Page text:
I. Standing Firm in Suffering (2 Thessalonians 1:1-12)
I. Standing Firm in Suffering (1:1-12)
1:1-4 After greeting the Thessalonian church with grace and peace on behalf of himself, Silvanus, and Timothy (1:1-2), Paul encourages the church: We ought to thank God always for you, brothers and sisters . . . since your faith is flourishing (1:3). Though the Thessalonians were experiencing difficult times, their faith was strong. Trials expand faith, just like exercise develops muscle. After all, how will you know God is bigger than your problems unless God gives you some you can’t handle on your own—some “faith weights”?
Paul also says, the love each one of you has for one another is increasing (1:3). This is a reminder that in the midst of suffering, one of the greatest things you can do is serve. Why? Because God’s power flows through his love! As faith reaches upward, love reaches outward. And as a result of the Thessalonians’ growth in faith and love, Paul and his companions boasted about the Thessalonians among God’s churches, about their perseverance and faith in all they were enduring (1:4). Other churches were being encouraged by the Thessalonians’ spiritual commitment, patience, and love for one another, in spite of the persecution they were enduring.
Remember, you go to church not just for yourself, but also impact the lives of others through meaningful service. If you’re ready to give up, I encourage you to stand firm. If you’re too weak to move, call on somebody else to move you, but hang on to your faith. Don’t disconnect. When believers suffer for the faith, they are gaining greater kingdom rewards and authority (see Rom 8:17).
1:5 You will be counted worthy of God’s kingdom, for which you also are suffering. If you haven’t suffered as a Christian, it’s likely because nobody knows you are one. If this world order knows where you stand, it will resist you. Every believer, in fact, is going to have some kind of affliction. But remember this: When God finally establishes his kingdom, he’s going to reward those who are worthy. None of us is worthy in and of ourselves, but when we have suffered, we will be co-reigners with Christ (see Rom 8:17).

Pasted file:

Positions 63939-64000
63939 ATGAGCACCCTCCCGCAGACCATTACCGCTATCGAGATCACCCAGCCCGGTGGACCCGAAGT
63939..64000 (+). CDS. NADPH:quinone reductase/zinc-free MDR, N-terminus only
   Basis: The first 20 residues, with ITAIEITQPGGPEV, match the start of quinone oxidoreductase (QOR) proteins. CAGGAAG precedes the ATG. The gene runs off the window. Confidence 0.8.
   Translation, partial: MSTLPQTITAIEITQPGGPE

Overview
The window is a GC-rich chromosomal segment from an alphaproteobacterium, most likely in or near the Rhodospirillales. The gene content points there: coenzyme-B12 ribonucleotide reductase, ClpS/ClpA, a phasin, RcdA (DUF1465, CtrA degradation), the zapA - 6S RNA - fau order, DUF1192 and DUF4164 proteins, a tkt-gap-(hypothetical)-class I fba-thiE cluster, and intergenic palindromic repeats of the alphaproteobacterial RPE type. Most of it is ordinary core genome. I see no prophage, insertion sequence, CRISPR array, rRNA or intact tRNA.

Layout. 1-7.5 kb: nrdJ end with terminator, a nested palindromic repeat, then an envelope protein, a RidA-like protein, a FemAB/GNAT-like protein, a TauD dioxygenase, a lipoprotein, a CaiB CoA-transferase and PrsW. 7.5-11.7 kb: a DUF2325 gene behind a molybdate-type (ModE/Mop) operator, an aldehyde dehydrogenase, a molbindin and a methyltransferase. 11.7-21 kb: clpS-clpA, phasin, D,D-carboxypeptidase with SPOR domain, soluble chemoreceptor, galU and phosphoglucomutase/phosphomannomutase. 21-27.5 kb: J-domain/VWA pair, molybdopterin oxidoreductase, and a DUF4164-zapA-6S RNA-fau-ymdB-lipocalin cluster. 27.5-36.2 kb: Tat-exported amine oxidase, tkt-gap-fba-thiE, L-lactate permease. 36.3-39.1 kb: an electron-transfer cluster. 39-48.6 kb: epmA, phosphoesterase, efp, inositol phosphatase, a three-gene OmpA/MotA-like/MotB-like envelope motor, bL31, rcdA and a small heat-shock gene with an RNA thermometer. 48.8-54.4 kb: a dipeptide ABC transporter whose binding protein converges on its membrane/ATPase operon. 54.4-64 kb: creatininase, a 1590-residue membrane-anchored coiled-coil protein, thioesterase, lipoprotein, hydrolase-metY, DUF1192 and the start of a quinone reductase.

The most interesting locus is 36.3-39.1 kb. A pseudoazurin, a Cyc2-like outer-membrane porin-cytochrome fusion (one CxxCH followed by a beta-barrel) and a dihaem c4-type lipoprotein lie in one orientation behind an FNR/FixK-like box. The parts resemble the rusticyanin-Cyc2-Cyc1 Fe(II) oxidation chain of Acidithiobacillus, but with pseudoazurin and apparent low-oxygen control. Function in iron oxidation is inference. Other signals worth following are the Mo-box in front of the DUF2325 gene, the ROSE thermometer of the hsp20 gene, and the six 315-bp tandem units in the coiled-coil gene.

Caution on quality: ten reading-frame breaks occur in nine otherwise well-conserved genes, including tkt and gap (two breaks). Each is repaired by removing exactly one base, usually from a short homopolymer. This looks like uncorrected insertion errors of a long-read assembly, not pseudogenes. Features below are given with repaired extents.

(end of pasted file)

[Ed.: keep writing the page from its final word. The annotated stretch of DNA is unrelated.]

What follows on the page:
1:6-10 Moreover, God will afflict those who afflict you (1:6). Count on it: there’s a payday coming. God is going to take vengeance . . . on those who don’t . . . obey the gospel of our Lord Jesus. They will pay the penalty of eternal destruction (1:8-9). What’s the most frightening doctrine in the Bible? The doctrine of hell. If you don’t know Christ, pay attention: a day of reckoning is coming! Eternal destruction means never-ending pain and regret. But if today you receive Christ as your deliverer, he will give relief (1:7).
The Bible gives peeks at both heaven and hell. Those who like to hang out with Satan in life will be away from the Lord’s presence and from his glorious strength after death (1:9). There will be no answered prayers in hell. There will be no light and no peace, because God is light, and God is peace. Those who choose God, on the other hand, will experience glory unspeakable when they pass from this life (1:10). We should love heaven more than earth.
1:11-12 Life is like a machine, and prayer can recharge a person’s batteries. If you keep up ongoing communication with the Lord, God will fulfill your every desire to do good and your work produced by faith (1:11). Paul knew that if the Thessalonian church was recharged by prayer, it would have an even more powerful witness: The name of our Lord Jesus will be glorified by you . . . according to the grace of our God and the Lord Jesus (1:12).
If you go through a particularly difficult season and choose to lean on the Lord in prayer, somebody may look at you and ask, “How can you smile at a time like this? How are you standing when you ought to be stooping? How are you still worshiping when you ought to be complaining?” The answer will be that “those who trust in the Lord will renew their strength; they will soar on wings like eagles; they will run and not become weary, they will walk and not faint” (Isa 40:31).